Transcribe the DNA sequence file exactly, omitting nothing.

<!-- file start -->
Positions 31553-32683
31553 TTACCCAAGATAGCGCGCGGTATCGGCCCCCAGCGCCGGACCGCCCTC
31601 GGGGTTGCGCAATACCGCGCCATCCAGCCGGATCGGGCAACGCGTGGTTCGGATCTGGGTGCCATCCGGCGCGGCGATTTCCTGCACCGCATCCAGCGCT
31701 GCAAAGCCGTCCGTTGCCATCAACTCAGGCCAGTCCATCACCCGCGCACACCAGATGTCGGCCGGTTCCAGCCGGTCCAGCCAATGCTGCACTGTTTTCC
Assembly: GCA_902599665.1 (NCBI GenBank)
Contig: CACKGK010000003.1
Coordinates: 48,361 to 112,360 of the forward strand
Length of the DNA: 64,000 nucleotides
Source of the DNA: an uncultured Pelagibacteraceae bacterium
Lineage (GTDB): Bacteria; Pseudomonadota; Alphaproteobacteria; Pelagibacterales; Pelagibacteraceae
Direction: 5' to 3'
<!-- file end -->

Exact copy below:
Positions 31553-32683
31553 TTACCCAAGATAGCGCGCGGTATCGGCCCCCAGCGCCGGACCGCCCTC
31601 GGGGTTGCGCAATACCGCGCCATCCAGCCGGATCGGGCAACGCGTGGTTCGGATCTGGGTGCCATCCGGCGCGGCGATTTCCTGCACCGCATCCAGCGCT
31701 GCAAAGCCGTCCGTTGCCATCAACTCAGGCCAGTCCATCACCCGCGCACACCAGATGTCGGCCGGTTCCAGCCGGTCCAGCCAATGCTGCACTGTTTTCC
Assembly: GCA_902599665.1 (NCBI GenBank)
Contig: CACKGK010000003.1
Coordinates: 48,361 to 112,360 of the forward strand
Length of the DNA: 64,000 nucleotides
Source of the DNA: an uncultured Pelagibacteraceae bacterium
Lineage (GTDB): Bacteria; Pseudomonadota; Alphaproteobacteria; Pelagibacterales; Pelagibacteraceae
Direction: 5' to 3'